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Fishing News and Tide Chart
April 4, 2019

Fishy Stuff Discussed at FMAC and Commission Meetings
Submitted by Dr. Ken Neill

FI 4apr19Striped Bass: We will face some significant changes. The question is what? The biggest concern are the large breeders but many of the possible changes address an overall reduction. Things like a boat limit of 3 fish would give this percentage of reduction and just about anything else you can think of is on the table. Initially, we thought Virginia might go with a 36 inch maximum size limit for both the recreational and commercial fisheries ahead of any ASMFC action. Now, it is looking like we will wait for some guidance of which way ASMFC is going but expect some rather significant changes in striped bass regulations at least by 2020 but Virginia could decide to do something this year. ASMFC will meet at the end of April.

Sea bass: there will be a change in the season this year sometime. We have approximately 21 days to trim off of the season which is currently scheduled to run from May 15 through the end of the year. This is to make up for the February season we had.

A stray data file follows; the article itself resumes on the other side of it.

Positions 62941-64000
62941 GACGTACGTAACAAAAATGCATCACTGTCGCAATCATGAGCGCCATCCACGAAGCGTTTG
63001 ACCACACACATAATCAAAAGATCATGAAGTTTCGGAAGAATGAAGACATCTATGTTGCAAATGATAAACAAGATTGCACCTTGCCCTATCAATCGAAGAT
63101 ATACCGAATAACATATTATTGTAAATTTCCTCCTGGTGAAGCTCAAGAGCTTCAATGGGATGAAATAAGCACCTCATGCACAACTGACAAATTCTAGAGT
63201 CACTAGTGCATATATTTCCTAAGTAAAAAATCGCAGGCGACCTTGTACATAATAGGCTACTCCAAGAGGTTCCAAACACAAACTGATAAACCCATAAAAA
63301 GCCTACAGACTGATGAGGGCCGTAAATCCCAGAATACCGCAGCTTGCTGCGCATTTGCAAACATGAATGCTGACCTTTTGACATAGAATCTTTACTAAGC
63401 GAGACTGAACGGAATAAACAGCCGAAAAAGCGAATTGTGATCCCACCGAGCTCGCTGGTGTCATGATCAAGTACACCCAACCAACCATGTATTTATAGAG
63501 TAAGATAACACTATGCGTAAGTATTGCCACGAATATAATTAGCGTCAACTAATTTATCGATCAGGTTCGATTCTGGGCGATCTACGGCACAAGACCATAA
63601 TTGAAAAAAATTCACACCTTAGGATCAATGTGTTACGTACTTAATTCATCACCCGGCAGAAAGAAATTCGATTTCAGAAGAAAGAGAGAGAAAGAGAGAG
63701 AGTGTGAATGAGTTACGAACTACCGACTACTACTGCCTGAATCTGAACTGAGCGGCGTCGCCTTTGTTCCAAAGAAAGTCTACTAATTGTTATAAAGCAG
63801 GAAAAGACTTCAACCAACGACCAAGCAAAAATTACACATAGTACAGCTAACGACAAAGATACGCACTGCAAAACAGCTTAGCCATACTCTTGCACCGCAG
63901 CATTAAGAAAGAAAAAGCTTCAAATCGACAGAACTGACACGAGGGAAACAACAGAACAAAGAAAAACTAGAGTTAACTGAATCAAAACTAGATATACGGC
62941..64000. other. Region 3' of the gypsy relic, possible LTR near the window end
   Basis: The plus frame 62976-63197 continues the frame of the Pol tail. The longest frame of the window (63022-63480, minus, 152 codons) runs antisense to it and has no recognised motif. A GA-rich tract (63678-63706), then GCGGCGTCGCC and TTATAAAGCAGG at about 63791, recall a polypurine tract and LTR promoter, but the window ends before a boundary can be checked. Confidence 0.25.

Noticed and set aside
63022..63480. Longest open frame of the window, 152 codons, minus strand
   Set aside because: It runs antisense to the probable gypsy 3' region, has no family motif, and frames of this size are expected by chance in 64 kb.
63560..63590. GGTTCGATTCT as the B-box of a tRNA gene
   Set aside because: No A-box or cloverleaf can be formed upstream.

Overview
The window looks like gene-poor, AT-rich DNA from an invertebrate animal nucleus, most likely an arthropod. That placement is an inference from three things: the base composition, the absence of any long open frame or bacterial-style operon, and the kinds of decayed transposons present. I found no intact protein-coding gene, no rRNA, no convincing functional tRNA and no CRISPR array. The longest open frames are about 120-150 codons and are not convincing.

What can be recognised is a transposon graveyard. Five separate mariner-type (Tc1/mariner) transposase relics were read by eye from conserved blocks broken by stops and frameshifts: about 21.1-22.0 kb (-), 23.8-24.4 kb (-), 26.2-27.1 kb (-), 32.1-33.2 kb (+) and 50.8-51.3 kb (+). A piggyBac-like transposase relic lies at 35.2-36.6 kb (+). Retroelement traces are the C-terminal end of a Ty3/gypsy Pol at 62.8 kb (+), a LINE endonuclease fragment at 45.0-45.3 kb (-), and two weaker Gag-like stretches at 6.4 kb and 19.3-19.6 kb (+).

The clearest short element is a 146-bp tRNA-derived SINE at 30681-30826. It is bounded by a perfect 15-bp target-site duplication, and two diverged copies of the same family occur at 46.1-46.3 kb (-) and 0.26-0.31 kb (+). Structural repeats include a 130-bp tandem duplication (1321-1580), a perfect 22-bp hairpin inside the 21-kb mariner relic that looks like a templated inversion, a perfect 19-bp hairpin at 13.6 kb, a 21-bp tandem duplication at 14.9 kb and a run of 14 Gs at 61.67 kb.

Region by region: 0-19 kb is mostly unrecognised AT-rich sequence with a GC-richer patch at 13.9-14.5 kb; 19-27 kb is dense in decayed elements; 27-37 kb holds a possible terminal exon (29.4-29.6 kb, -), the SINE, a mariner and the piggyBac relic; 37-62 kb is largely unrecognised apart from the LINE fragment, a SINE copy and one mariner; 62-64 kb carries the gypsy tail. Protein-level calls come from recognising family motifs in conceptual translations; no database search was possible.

Towing Fish: there was a fairly large public outcry against towing striped bass. There were also reports of boats sight-fishing for cobia dragging their one big fish along behind them. So, there was a proposal to make towing (engine running and in gear) striped bass and cobia illegal. The engine in gear thing was to not affect anglers paddling kayaks with a fish on a stringer or boats at anchor or drifting. Then the proposal became to not allow towing of any fish but....we troll live bait (power drifting for flounder, slow trolling bunker for kings and so on). Ok, so not allow towing any fish with a bag limit. Eels have a bag limit so this would make trolling eels for rockfish illegal. So, only fish with a bag limit less than 10 fish. Anyway, it ended up back to the initial proposal. It will now be illegal to tow striped bass or cobia behind a vessel with the engine running and in gear.